"Because Robofish moved faster and without stopping and tended to be at the front or on the edge of the shoal, the other fish saw it as bold and definite in its actions, which encouraged them to follow," said Jolyon. "The fish were more easily influenced by a bolder member when they were nervous in new surroundings. Once they'd got used to the tank, they moved round quite happily to explore the tank, rather than moving in unison as they did at the start."
The experiments - funded through the Biotechnology and Biological Sciences Research Council and the Engineering and Physical Sciences Research Council - have also allowed the researchers to answer a long-standing question of group dynamics: whether an individual's ability to influence a group is dependent on how close together its members are. In fact, when Robofish turned, its nearest neighbour did turn first, but it made no difference whether they were 9cm or 33cm away from the robot. Most models of group dynamics are based on the assumption that the closer you are to your neighbour the more influence you have, but this study has added weight to the argument that relative, rather than metric distance, is more important.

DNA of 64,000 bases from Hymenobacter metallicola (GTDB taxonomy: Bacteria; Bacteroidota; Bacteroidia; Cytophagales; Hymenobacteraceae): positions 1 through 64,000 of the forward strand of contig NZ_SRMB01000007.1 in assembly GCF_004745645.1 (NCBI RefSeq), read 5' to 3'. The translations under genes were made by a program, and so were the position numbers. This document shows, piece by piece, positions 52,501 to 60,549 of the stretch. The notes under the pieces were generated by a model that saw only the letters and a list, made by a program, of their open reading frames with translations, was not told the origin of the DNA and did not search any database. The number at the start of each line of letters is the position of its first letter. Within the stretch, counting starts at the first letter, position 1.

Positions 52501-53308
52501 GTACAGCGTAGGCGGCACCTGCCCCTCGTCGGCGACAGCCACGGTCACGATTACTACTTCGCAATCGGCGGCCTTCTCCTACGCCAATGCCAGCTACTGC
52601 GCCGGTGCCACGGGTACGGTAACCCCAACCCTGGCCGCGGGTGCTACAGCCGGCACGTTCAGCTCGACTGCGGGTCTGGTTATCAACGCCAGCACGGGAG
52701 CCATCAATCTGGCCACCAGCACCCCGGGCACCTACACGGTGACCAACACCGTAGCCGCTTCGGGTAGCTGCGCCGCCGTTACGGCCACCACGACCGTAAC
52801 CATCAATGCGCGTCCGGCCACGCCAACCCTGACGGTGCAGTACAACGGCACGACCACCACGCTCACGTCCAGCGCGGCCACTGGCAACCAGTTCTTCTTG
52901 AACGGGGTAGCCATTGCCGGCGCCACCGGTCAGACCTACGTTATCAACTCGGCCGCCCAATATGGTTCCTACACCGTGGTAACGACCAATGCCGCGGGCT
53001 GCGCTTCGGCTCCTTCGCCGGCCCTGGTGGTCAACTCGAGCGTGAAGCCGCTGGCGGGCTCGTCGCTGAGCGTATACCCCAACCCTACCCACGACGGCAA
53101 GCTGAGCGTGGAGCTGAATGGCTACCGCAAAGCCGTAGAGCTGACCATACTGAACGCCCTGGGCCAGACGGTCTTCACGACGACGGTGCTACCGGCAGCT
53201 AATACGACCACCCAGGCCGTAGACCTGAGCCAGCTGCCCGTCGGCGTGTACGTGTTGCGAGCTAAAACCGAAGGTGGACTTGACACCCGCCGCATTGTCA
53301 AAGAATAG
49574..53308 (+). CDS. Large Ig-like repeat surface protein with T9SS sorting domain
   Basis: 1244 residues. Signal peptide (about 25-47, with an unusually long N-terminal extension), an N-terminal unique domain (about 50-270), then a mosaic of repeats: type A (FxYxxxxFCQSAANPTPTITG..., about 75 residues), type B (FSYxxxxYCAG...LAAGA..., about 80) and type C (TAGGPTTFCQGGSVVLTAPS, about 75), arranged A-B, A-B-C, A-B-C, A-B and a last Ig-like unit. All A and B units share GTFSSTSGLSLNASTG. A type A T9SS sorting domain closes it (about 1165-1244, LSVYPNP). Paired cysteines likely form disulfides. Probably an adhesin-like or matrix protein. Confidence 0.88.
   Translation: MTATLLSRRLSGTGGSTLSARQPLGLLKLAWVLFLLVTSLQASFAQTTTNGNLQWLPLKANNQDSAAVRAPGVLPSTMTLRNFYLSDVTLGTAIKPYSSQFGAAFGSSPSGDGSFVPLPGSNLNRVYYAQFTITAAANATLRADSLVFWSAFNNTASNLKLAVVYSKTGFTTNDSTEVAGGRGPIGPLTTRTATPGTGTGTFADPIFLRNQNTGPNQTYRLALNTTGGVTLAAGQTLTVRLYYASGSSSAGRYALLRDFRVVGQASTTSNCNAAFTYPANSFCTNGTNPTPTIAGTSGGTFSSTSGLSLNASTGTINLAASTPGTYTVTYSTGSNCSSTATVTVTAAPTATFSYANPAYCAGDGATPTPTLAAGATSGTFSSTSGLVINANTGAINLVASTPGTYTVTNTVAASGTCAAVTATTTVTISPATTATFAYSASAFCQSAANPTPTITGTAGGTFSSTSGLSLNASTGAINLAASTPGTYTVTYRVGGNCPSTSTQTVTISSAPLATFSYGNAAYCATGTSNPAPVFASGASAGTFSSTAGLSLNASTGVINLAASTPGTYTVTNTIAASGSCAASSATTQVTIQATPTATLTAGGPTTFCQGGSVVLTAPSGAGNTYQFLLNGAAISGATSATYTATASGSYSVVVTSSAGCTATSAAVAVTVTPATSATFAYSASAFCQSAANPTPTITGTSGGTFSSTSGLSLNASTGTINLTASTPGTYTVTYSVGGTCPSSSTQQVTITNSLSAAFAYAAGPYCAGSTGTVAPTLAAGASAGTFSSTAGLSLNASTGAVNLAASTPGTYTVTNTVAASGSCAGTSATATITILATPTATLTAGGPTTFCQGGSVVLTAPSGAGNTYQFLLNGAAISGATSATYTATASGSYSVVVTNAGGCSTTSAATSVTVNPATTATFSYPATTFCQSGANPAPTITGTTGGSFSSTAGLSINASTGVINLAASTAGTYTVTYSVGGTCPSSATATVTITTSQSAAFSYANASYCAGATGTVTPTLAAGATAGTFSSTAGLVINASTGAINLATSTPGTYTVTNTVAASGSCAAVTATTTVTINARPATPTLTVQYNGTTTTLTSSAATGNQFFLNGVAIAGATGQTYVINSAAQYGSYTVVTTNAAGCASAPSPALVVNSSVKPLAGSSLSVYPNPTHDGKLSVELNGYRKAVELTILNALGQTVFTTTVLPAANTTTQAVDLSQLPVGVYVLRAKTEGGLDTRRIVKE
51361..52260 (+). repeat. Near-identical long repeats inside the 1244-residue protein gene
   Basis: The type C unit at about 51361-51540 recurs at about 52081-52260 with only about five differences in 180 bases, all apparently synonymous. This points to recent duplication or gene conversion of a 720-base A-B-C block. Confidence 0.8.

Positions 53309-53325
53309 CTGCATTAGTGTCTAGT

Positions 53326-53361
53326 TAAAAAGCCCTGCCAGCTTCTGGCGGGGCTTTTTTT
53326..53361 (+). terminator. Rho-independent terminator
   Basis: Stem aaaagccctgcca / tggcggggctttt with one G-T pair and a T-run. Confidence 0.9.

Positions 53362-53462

Photos of Robofish and videos of the experiments are available. Jolyon Faria is available for interview.Further information:
University of Leeds Press Office. Tel 0113 343 4031, Email firstname.lastname@example.orgNotes to editors
2. Jolyon Faria is in the final year of his PhD in the Institute of Integrative & Comparative Biology, Faculty of Biological Sciences at the University of Leeds. He was joined in the research by John Dyer, Dean Waters and Natalie Holt of the University of Leeds, Jens Krause and Romain Clement, formerly of Leeds and now at the Leibniz-Institute of Freshwater Ecology & Inland Fisheries, Iain Couzin formerly of Leeds and now at Princeton University and Ashley Ward, also formerly of Leeds and now at the University of Sydney.